Radiology/Diagnostic Radiology: Parag Mallick (Associate Professor, Research), Sylvia Plevritis (Professor), Tanya Stoyanova (Assistant Professor)


CBIO 101. Cancer Biology. 4 Units.

Experimental approaches to understanding the origins, diagnosis, and treatment of cancer. Focus on key experiments and discoveries with emphasis on genetics, molecular biology, and cell biology. Topics include carcinogens, tumor virology, oncogenes, tumor suppressor genes, cell cycle regulation, angiogenesis, invasion and metastasis, cancer genomics, cancer epidemiology, and cancer therapies. Discussion sections based on primary research articles that describe key experiments in the field. Satisfies Central Menu Areas 1 or 2 for Bio majors. Prerequisite: Biology or Human Biology core or equivalent, or consent of instructor.
Same as: PATH 101

CBIO 240. Molecular and Genetic Basis of Cancer. 4 Units.

Required for first-year Cancer Biology graduate students. Focus is on fundamental concepts in the molecular biology of cancer, including oncogenes, tumor suppressor genes, and cellular signaling pathways. Emphasis will be given to seminal discoveries and key experiments in the field of cancer molecular biology. Course consists of two 1 hour lectures and one 2 hour discussion per week. Enrollment of undergraduates requires consent of the course director.

CBIO 241. Cellular Basis of Cancer. 4 Units.

Focus on tumor cell biology including angiogenesis, metastasis, metabolism, stem cells, and other topics. Prerequisite: CBIO240.

CBIO 242. Cellular and Clinical Aspects of Cancer. 4 Units.

Required for first-year Cancer Biology graduate students, and for first- and second-year medical students intending to complete the Cancer Biology Scholarly Concentration. Focus is on the cellular biology of cancer, including discussion of basic biology including tumor angiogenesis, metabolism, and immunology, as well as clinical oncology and cancer therapeutics. Emphasis will be given to seminal discoveries and key experiments in the field of cancer biology and oncology. Course consists of two 1 hour lectures and one 2 hour discussion per week. Enrollment of undergraduates requires consent of the course director.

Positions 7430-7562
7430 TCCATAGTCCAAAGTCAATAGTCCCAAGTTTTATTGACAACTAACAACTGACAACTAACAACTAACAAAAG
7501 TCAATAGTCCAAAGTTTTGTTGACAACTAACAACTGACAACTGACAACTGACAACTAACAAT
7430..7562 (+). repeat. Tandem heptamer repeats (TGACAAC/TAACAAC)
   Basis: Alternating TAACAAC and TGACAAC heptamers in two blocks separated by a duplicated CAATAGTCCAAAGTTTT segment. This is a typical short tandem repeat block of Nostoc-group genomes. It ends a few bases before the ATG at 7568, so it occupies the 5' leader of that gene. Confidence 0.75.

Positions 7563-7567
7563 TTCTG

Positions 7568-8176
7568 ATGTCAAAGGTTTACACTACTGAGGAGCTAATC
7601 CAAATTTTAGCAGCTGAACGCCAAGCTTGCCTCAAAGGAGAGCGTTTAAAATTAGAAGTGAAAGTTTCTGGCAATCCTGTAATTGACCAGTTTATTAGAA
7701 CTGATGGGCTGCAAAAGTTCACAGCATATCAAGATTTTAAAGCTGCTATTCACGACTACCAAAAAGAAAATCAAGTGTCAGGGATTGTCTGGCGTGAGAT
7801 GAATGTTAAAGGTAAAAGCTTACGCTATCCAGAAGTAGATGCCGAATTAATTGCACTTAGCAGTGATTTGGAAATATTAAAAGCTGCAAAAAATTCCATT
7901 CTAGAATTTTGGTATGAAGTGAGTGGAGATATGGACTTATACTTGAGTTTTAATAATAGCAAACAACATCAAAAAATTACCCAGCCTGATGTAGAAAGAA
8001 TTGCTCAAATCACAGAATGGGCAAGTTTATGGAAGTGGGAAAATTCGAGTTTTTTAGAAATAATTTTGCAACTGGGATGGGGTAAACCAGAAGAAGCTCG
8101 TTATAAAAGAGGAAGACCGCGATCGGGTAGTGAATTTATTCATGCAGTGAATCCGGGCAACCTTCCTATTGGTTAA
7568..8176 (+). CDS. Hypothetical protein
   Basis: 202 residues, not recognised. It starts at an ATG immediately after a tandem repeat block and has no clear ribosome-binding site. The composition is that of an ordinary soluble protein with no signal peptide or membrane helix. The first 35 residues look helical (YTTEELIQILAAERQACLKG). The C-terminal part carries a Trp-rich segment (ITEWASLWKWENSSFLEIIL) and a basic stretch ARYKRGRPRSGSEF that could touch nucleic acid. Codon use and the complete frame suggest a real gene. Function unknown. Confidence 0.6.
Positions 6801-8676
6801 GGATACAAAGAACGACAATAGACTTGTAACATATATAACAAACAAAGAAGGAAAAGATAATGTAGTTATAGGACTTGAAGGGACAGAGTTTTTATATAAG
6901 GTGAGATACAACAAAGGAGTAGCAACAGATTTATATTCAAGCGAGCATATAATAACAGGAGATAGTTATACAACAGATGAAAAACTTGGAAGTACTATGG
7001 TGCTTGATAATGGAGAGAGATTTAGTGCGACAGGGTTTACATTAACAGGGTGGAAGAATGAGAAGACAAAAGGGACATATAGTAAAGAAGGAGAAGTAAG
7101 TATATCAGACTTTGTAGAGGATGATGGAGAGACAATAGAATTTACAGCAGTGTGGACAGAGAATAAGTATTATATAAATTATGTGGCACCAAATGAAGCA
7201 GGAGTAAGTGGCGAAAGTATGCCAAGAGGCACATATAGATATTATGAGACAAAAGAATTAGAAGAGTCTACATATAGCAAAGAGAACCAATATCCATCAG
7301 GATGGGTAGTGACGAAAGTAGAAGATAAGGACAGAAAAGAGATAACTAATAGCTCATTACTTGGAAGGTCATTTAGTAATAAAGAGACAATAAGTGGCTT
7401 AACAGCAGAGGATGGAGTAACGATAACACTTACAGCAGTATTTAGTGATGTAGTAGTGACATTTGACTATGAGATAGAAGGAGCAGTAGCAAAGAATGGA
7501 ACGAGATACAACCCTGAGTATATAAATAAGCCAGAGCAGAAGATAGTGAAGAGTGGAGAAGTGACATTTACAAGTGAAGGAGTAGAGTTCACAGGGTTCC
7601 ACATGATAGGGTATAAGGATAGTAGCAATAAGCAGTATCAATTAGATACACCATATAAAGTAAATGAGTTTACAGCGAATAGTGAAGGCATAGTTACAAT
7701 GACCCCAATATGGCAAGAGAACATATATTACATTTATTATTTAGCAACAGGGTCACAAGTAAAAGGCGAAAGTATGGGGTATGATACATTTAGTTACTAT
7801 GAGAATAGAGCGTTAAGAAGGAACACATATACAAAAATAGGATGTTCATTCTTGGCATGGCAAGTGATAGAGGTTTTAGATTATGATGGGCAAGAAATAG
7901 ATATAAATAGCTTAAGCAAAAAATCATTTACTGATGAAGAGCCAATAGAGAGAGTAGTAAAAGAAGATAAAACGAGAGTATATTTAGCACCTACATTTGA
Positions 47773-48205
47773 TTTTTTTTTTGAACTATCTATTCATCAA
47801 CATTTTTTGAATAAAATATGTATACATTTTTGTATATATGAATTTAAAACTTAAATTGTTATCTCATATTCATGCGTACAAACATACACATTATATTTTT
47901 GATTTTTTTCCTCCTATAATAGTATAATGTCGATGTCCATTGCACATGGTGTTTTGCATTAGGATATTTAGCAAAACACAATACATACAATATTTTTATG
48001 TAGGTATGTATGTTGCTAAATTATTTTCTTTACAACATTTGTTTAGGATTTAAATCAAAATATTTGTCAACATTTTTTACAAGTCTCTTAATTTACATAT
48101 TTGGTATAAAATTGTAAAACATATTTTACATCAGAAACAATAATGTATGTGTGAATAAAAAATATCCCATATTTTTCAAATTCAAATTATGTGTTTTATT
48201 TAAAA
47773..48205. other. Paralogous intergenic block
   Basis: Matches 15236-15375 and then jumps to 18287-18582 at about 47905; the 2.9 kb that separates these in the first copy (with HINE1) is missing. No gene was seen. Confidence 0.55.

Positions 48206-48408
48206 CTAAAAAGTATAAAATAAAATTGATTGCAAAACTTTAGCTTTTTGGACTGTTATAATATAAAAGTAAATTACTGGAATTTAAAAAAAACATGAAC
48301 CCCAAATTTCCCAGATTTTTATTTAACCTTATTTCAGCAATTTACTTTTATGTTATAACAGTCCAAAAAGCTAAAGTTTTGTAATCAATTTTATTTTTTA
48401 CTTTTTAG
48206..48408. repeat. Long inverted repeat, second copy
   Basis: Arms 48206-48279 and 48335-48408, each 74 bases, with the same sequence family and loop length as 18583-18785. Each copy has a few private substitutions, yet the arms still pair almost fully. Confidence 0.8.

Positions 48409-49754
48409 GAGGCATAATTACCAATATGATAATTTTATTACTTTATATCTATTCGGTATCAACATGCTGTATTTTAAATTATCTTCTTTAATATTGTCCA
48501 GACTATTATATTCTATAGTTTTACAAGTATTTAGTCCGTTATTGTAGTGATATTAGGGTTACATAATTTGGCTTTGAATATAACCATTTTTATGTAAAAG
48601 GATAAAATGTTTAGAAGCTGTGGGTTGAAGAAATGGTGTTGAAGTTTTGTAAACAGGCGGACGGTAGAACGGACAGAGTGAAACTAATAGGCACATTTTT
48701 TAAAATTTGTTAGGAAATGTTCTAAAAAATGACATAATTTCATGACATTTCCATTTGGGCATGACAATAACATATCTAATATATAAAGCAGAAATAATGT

CBIO 243. Principles of Cancer Systems Biology. 3 Units.

Focus is on major principles of cancer systems biology research that integrates experimental and computational biology in order to systematically unravel the complexity of cancer. The opportunity to embark on cancer systems biology research has been enabled by the rapid emergence of numerous and increasingly accessible technologies that provide global DNA, RNA and protein expression profiles of cells under a variety of conditions following environmental, drug and genetic perturbations. Course addresses the challenge of how to analyze high-dimensional and highly-multiplexed data in order to synthesize biologically and clinically relevant insights and generate hypotheses for further functional testing. Aims to broaden student exposure to the experimental and computational skills needed to apply the emerging principles of systems biology to the study of cancer.

CBIO 244. Lecture Series in Cancer Systems Biology. 1 Unit.